No, "Dr." Phil #100outof100

My husband and I met online in 2005.  I sold him no soft lies during our courtship:  I'm disabled and need help with every day stuff like bathrooming and showering.  He wouldn't have to be my caretaker, I assured him, he could just be my partner.

But, he wouldn't hear of me having a worker come into our home and assist me.  My care was his job.  From the minute we moved in together, he took on that role.  Thirteen years hasn't changed his mind.
Dr. Phil recently had an episode with a disabled man and his wife (who is his caretaker).  The couple was unhappy.  Good ol' Phil said "One hundred out of one hundred relationships that involve caregiving fail" and told the wife she could either be her husband's caretaker or spouse... not both.

Every relationship involves caregiving at some point.  Sure, the majority of couples only need to help one another in a caretaking capacity for short-term stretches, but everyone gets ill or injured in the decades they hope a marriage will last.  We swear to be there in sickness and in health.

And, when we get old, our bodies begin to fail us on a more permanent basis.  Do we all get divorced when we hit 70?  Dr. Phil says our relationships just can't survive if we have to assist our partners!  I guess anyone needing help for more than a month should either move into a nursing home or set their spouse free.
There is a different undertone to the #100outof100 sentiment if you're disabled at a young age.  It says:  Make sure you have a good amount of caregivers before you look for love or your "happily ever after" is doomed.  It says:  No one will want you if they need to care for you.  It says:  You aren't deserving of love as you are unless conditions are met.

It is difficult enough to put yourself into the dating pool as a disabled person without so-called experts peeing their toxic "advice" into the shallow end.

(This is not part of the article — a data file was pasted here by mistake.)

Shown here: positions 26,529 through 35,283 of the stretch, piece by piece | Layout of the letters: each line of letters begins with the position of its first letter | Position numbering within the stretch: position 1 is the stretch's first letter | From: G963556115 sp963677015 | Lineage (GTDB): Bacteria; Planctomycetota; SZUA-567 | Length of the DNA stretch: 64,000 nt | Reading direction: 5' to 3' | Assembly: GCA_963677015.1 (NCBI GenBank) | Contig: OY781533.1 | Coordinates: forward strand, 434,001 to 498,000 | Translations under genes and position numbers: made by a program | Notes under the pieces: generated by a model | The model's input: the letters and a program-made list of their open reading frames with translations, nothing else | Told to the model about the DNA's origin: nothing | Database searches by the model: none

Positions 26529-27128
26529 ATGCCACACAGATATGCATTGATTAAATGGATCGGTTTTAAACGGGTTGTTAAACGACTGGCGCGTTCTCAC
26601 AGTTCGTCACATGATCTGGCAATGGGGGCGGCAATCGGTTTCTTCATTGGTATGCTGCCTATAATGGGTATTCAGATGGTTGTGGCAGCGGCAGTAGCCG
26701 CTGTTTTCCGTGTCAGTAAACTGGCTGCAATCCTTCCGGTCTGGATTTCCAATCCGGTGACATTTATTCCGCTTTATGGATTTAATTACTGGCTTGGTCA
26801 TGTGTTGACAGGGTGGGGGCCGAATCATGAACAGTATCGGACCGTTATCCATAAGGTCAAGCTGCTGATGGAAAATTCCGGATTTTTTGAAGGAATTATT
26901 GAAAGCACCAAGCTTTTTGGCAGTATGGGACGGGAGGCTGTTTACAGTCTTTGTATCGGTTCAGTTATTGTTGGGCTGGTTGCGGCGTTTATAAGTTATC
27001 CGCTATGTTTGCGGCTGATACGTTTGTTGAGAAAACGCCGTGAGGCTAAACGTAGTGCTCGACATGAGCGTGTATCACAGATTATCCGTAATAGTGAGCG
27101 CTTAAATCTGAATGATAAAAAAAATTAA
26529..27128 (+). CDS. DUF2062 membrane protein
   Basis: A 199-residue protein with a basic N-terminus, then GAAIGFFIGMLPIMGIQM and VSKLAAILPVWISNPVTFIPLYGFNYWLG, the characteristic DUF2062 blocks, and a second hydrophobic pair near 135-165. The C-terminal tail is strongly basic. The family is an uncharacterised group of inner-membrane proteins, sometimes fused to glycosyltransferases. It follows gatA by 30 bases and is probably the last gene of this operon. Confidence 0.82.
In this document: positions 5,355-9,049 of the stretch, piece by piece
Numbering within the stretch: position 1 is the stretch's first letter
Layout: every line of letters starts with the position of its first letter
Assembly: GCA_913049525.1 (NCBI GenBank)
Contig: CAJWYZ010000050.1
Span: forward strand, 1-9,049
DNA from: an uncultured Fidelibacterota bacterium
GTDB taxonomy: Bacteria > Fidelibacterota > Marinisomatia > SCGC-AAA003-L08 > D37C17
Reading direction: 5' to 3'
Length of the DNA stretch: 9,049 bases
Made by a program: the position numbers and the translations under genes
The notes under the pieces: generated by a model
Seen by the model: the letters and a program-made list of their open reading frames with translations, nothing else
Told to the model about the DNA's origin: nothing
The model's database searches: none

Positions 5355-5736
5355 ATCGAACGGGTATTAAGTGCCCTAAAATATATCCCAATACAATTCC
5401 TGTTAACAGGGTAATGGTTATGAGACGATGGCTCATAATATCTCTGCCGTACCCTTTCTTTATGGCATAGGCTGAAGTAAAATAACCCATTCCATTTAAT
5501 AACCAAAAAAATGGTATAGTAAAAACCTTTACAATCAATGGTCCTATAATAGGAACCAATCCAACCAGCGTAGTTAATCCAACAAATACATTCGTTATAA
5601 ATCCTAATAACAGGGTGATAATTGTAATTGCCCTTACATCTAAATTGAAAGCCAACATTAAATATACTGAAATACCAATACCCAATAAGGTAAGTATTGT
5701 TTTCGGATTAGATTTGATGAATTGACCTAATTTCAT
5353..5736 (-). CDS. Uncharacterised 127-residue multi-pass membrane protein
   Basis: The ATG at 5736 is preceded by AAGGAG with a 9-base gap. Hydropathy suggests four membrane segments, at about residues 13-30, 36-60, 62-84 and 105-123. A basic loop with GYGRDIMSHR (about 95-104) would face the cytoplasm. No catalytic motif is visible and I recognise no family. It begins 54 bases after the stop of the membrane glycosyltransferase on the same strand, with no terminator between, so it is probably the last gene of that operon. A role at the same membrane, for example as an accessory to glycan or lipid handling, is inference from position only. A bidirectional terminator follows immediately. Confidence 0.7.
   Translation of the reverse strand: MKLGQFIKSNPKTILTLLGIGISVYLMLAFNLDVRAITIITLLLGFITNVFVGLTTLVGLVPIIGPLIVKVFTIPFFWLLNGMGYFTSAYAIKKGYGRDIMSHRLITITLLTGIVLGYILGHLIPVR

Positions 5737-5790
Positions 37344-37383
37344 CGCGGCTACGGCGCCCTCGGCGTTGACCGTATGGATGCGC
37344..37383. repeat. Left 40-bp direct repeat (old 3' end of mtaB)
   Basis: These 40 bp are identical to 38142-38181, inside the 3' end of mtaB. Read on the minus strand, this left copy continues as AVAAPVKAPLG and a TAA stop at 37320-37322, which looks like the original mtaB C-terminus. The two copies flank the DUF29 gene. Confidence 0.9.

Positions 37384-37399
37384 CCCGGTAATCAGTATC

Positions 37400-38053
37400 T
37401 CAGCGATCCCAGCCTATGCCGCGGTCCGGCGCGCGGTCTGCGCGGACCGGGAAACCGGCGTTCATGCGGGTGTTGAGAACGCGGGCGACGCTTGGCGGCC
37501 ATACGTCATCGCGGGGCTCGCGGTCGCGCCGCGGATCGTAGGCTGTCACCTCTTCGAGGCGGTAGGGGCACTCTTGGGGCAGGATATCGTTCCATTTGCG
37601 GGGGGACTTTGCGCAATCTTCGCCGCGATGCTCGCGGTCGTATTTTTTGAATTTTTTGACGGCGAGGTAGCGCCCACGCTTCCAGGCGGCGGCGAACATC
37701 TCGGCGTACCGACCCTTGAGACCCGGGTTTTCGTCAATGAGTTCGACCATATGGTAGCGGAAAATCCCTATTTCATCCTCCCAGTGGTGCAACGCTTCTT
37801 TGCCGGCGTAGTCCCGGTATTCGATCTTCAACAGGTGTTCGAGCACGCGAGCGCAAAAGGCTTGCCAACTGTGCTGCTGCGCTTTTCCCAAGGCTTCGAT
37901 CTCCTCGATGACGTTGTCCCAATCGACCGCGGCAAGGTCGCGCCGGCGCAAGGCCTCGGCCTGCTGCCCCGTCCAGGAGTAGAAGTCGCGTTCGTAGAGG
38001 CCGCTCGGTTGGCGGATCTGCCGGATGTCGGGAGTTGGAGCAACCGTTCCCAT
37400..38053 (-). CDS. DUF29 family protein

Not only that, but insisting caregiving is an unenviable burden flowing one way also proclaims disabled people can't be caretakers ourselves.  We can't assist our lovers in different (but just as important) aspects.  A person in a wheelchair can't calm their boyfriend's anxiety.  A father on crutches can't need help from his wife while simultaneously being a stay-at-home dad.
No couple is exactly the same.  For some inter-abled couples, it is best to keep caregiving entirely separate due to uneven dynamics, time requirements, or intention.  But, for others, it is the best decision ever made and never regretted.

"Dr." Phil is an ableist quack whose rhetoric could mess up people's lives.  Shame on the bald little buzzard.


  1. There's no such thing as 100% in this world and using all-or-nothing terminology is a sure way to get me to discount whatever you're selling. Asshole.

    I'm glad you've found someone who cares for you and helps take care of you at the same time.

    1. You know, I've just never liked the guy the few times I've seen his show. There are times he's condescending and rude and just plain nasty. Just because he can't comprehend being a caretaker (and that's his choice) doesn't mean he can dictate what others should do.

      He could really mess up young, intra-abled couples or make disabled people even more gunshy about dating. Ick.

    2. Well, neither you nor I seem to the be the kind of people to value advice from some dude on TV as a basis for making life decisions. Unfortunately, there are plenty of people who do :-(

    3. I just hate when people have a position of "authority" and spew nonsense.

      How are things with you?

    4. I'm doing pretty well. Made a transition to a new publisher after getting my rights back, and am very excited to be getting hardback books and audiobooks as part of the new contract. The day job (middle school teaching) is still 80% good (the other 20% is adults). And my family is doing well. If I complain, it's only because I'm spoiled enough to think an already good life should be even better. I'm very lucky.

      How about you?

    5. New publisher?! Who (or can't you tell yet)? Sounds awesome (expanding into different formats)!

      Do you not like teaching adults?

      I'm... okay. Chemo kicks my butt a lot. But, it's necessary.
      I've received nothing but rejections so far this year for my writing. Like chemo side effects, it's something that is supposed to happen. I just wish it would happen less. lol

    6. I'm with Falstaff Books now. I wrote about what happened with the old one on my blog if you want details ( )

      I do like teaching adults, but unless you're a full professor somewhere, it doesn't even pay as well as teaching middle school. The adults I was complaining about in that 20% were parents of my students, colleagues, and administrators. If I were left with just me and the kiddos, we'd be golden most of the time.

      Chemo would kick anyone's butt. But I'm glad you're getting treatment you need. I'm with you on both rejections and side effects. Can we jump to the "happy now afterwards" part?